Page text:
Read the original article on Business Insider

Bitcoin may have to tumble below $30,000 before major buyers are lured back in, JPMorgan’s crypto expert says

Bitcoin symbol at Bitcoin conference people
Bitcoin has fallen more than 40% from its April record high.

  • Bitcoin may have to drop below $30,000 to lure back institutional investors, a JPMorgan strategist said.
  • Nikolaos Panigirtzoglou told Insider that big players started to go off bitcoin over its high price.
  • He said there is little sign of a buy-the-dip mentality and that the bear market may last months.
  • Sign up here for our daily newsletter, 10 Things Before the Opening Bell.

Bitcoin may have to slide below $30,000 before institutional buyers are lured back into the market and start pushing the price up again, according to a crypto expert at JPMorgan.

One of the key reasons for the recent tumble in bitcoin’s price has been a sharp decline in interest from big players, Nikolaos Panigirtzoglou, a managing director and global market strategist at JPMorgan, told Insider.

Panigirtzoglou said major buyers were drawn towards bitcoin as the price started shooting up in 2021. But he said the soaring cost then began to put them off.

“If you ask, right now, institutional investors whether $50,000 or $60,000 is looking like an attractive level for bitcoin, they will most likely say no,” Panigirtzoglou said.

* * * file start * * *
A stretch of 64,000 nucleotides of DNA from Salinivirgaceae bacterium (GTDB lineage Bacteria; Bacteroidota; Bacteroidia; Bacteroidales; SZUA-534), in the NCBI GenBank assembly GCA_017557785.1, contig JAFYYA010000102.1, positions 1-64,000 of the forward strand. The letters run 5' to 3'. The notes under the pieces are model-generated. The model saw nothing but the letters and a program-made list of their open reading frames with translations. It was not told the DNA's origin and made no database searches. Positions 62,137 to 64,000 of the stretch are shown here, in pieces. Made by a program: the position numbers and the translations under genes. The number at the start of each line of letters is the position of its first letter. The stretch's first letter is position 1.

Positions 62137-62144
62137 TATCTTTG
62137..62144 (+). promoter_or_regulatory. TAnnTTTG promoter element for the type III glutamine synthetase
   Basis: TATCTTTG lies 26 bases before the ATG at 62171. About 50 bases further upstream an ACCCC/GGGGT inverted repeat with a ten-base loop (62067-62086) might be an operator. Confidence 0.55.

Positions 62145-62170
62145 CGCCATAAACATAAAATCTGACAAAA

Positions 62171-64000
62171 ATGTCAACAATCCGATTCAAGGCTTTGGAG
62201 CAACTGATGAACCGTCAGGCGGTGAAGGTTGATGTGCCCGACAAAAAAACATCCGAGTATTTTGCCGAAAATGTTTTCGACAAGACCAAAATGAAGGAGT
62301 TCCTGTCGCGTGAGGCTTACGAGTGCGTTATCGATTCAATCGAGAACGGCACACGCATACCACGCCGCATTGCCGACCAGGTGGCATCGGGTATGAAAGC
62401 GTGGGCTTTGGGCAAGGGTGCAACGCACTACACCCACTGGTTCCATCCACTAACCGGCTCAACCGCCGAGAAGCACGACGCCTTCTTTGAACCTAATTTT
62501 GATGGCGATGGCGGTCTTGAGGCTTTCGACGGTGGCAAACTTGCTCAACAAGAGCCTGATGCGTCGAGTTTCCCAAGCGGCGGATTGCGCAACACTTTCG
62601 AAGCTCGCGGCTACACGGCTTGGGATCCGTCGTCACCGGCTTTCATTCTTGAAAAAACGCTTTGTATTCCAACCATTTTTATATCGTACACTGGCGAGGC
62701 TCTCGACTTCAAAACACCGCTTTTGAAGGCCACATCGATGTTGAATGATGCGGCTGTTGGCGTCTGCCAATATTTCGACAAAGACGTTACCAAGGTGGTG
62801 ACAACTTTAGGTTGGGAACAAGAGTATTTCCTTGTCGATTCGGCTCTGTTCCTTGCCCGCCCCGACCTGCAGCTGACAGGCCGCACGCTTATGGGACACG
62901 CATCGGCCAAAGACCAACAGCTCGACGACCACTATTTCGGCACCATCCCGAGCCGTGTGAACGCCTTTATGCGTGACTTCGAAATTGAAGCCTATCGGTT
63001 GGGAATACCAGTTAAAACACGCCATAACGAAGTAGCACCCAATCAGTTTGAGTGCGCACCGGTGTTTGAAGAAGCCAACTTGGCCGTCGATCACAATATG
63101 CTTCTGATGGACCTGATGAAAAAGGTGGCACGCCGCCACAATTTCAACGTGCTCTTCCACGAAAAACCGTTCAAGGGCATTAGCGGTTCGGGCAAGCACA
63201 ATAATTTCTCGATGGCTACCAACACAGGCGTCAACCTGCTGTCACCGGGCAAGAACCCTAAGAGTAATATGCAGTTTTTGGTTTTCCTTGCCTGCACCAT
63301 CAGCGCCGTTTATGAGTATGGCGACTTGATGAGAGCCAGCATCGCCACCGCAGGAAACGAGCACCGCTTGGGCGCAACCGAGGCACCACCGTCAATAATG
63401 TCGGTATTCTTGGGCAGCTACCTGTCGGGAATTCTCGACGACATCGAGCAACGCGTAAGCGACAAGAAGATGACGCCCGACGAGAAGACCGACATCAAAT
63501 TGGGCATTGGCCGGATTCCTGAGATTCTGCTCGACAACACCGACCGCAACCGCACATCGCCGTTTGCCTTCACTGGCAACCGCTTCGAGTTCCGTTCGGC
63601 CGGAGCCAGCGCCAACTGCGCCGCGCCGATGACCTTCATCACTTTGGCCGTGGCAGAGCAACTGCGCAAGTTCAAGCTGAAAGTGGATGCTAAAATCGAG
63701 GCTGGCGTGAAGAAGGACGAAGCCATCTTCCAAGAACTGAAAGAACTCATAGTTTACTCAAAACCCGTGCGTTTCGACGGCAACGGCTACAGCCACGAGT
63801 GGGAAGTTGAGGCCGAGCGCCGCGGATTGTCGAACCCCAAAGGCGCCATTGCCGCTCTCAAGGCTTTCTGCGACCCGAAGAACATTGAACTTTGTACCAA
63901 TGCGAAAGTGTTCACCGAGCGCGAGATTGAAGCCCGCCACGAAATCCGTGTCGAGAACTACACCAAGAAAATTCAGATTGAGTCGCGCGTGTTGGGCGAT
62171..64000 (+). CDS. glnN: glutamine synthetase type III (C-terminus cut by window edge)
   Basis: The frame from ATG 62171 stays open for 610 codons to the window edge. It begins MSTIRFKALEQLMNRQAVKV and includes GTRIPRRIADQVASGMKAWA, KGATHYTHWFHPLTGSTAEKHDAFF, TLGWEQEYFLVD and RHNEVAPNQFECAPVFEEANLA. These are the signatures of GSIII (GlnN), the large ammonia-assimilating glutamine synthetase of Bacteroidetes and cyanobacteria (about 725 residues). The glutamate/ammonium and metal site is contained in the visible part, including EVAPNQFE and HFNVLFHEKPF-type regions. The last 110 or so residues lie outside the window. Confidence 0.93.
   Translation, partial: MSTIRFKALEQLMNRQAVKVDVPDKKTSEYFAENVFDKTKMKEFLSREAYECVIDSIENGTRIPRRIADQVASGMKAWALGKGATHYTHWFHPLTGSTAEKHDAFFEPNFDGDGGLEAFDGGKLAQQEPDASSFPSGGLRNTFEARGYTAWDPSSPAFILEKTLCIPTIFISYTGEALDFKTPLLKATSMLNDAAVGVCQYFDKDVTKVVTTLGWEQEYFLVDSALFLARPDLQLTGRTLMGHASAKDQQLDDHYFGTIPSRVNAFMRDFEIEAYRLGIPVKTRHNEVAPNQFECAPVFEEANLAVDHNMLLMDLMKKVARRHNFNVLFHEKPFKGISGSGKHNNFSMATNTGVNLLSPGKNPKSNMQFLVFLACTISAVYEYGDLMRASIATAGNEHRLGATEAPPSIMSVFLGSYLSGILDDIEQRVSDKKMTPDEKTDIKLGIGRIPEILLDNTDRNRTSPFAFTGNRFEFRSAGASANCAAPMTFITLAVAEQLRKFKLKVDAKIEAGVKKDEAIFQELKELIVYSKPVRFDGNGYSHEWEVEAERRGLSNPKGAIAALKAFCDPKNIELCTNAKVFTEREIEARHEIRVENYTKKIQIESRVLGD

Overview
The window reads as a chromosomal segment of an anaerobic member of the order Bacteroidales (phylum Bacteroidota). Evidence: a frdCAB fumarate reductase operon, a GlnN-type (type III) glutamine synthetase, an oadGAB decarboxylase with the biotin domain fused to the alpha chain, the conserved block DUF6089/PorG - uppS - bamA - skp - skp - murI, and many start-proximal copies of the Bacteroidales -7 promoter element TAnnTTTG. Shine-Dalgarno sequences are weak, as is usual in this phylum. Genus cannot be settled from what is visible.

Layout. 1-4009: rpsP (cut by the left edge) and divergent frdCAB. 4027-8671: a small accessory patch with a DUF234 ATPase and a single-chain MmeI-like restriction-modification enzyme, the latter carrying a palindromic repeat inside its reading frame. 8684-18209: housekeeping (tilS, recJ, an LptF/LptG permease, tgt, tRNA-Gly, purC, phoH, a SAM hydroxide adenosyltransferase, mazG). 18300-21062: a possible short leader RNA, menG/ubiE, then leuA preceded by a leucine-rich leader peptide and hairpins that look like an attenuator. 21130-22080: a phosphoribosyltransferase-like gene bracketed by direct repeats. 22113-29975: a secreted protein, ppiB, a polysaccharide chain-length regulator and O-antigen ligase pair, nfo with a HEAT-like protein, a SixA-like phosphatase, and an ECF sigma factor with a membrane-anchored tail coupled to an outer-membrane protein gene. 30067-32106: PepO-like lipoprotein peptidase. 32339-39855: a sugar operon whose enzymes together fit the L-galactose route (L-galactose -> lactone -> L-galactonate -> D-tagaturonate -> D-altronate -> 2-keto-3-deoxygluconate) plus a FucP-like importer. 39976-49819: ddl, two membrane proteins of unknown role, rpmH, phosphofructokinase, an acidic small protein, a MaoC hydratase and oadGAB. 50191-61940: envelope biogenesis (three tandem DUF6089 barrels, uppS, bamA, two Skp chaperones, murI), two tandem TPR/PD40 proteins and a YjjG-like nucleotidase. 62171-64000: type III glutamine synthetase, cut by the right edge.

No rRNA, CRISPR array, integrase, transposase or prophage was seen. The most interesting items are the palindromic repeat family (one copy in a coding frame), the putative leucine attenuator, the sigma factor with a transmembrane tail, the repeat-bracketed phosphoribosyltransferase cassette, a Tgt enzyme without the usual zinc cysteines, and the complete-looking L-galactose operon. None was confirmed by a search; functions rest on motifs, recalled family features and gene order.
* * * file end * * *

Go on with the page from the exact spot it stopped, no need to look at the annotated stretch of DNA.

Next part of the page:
“I fear we might need to see bitcoin moving below $30,000 for that institutional interest to pick up considerably.”

Read more:Meet the 11 crypto masterminds at Wall Street firms like JPMorgan, Bank of America, and Morgan Stanley who are helping clients understand the mania

Panigirtzoglou’s view differs from some strategists, who think a drop below $30,000 would likely spell further trouble for bitcoin. Edward Moya, senior market analyst at currency firm Oanda, said on Tuesday that “a break of $30,000 could see a tremendous amount of momentum selling.”

Bitcoin traded at around $37,500 on Friday. That was more than 40% off April’s record high of close to $65,000, but it was around 25% higher than at the start of the year.

Despite bitcoin’s rally in recent days, Panigirtzoglou said he saw little sign that institutions were moving back in. “If I look at these bitcoin fund flows, there is no evidence here of a buying-the-dip mentality,” he said.

He pointed to the futures market, where prices for bitcoin futures have been trading lower than the spot price. Panigirtzoglou said this suggested demand from major institutions – who often use bitcoin futures to gain exposure – was weak.

Bitcoin soared in the first few months of 2021, and was at one point up more than 120% for the year, spurred on by companies such as Tesla adopting the cryptocurrency.

Yet the price began to crater in May after Tesla boss Elon Musk said the electric car company would no longer accept bitcoin as payment due to its “insane” energy use. A fresh crackdown by Chinese authorities also soured the mood.

However, Panigirtzoglou said there were signs as early as March and April that institutional interest was waning, particularly in a sharp slowdown of flows into bitcoin products such as Canada’s exchange-traded funds.

Panigirtzoglou, who edits JPMorgan’s weekly flows and liquidity note, which regularly looks at bitcoin, said the lesson from 2018’s price crash was that the current phase of lower prices could last months.